Other Voices: Column endorsing domestic spying misses the mark
On Feb. 14, Mr. Ackerman wrote a column chastising the critics of the unwarranted spying on innocent American citizens by the NSA. In that column, the conclusions he suggested are not only radical, but the evidence he proffered is highly flawed and in no way supports them.
First, let us examine his argument that “truth is mostly a matter of opinion.” Among the many problematic aspects of his argument are the following. First, he conveniently blurs fact and opinion. Is it just his opinion that al Qaeda operatives are planning attacks against the U.S.?
It doesn’t seem so, since he tells us to “take that to the bank.” Thus, he rejects the idea that there are “hard facts” and then completely contradicts himself by asserting that terrorists planning attacks are “hard facts.” Second, since when is a fact or opinion defined by its future possibility, as Mr. Ackerman asserts with his support of his facts as a “wait and see” issue?
But it is the second major conclusion in his column that is most disturbing. He states that “for those plotting our deaths,” “the No. 1 rule is that there are no rules.” The only support he presents for this is that al Qaeda is planning attacks on the U.S.
However, there is a significant logical gap between possible attacks on the U.S. and the conclusion that we do not have to follow any rules in response to such plans.
First of all, let us ask the obvious question that Mr. Ackerman ignores: what principle legitimizes the radical conclusion that we can suspend the rule of law that makes social cooperation and international order possible, solely for the purpose of not being attacked by an enemy? If such a possibility exists it would have to be strictly for the very survival of the entity attacked. Here the problems of Mr. Ackerman’s argument become quite apparent: If we are permitted to override our own Constitution and the rule of law for the short-term gain of not being attacked, then we have done al Qaeda’s work for them. Further, Mr. Ackerman admits that the al Qaeda attacks are only “high profile” ones. That means they are not a serious threat to the very existence of our democracy. Thus, no suspension of the rule of law is called for, as Mr. Ackerman does.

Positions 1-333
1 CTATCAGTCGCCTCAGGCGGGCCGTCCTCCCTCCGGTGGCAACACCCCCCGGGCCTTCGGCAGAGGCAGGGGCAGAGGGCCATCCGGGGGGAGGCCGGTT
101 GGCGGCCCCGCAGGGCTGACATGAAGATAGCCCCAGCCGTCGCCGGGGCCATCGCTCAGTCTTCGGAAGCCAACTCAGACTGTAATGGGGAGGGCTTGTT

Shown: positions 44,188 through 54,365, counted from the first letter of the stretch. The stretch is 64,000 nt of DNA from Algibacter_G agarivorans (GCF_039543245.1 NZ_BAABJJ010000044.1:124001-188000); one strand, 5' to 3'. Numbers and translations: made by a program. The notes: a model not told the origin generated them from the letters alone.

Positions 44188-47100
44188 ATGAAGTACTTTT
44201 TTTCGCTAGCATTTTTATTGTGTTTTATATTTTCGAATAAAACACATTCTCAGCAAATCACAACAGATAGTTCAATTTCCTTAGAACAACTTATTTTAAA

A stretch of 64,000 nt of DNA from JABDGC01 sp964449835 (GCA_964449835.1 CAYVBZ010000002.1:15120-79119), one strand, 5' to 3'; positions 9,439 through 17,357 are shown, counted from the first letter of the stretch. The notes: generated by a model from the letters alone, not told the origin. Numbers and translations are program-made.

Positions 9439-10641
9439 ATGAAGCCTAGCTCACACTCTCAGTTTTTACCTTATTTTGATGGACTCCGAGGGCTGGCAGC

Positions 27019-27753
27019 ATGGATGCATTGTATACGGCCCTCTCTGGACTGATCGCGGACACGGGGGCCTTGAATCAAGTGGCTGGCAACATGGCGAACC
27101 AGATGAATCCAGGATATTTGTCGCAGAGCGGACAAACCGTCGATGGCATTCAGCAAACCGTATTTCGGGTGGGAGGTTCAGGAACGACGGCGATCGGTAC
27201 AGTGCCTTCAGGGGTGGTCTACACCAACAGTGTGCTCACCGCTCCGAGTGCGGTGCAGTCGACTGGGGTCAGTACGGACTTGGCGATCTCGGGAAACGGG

His argument that “they are doing it, so we can” is more an adolescent playground rule, not one deserving rational discussion on an issue as crucial as the conduct of an extended war.
Finally, if we allow ourselves to suspend the rule of law for our own convenience, that justifies everyone else in the world acting in precisely the same way. The consequences of that would be catastrophic not only for humanity but for the survival of life on our planet.
The final conclusion Mr. Ackerman presents, that those who criticize the illegal spying program of the Bush administration will be the first to criticize him when the next terrorist attack comes, is predicated on a sarcastic rendering of his opponent’s arguments and an insufficient attention to the detail of the real arguments the critics are making. It is entirely inaccurate to accuse those of us who criticize the Bush actions of unwarranted spying as “just (not liking) Bush and (doing) anything and everything to make him look bad.” Since when is pointing out the illegal actions of our President “just making him look bad?”
Does Mr. Ackerman honestly believe that image takes precedence to law? Second, his conclusion ignores that the focus of the critics on Bush’s not protecting us has not and will not be on his lack of illegal spying on American citizens. Rather, our criticism has and will focus on his lying, his abuse of power, his misuse of intelligence for his own ends, his not protecting our harbors, rails, subways and chemical plants, and numerous other issues.
We are a nation founded on a Constitution and governed by laws. The President is first and foremost responsible for upholding those laws. His oath of office is “to preserve, protect, and defend the Constitution of the United States.” When he violates our Constitution, then it is not “screeching” to insist that our President is violating his oath of office and to demand of him an accounting and a change of course, no matter what the empty and fear-based rhetoric of the Ackermans of the corporate media might opine as “their truth.”
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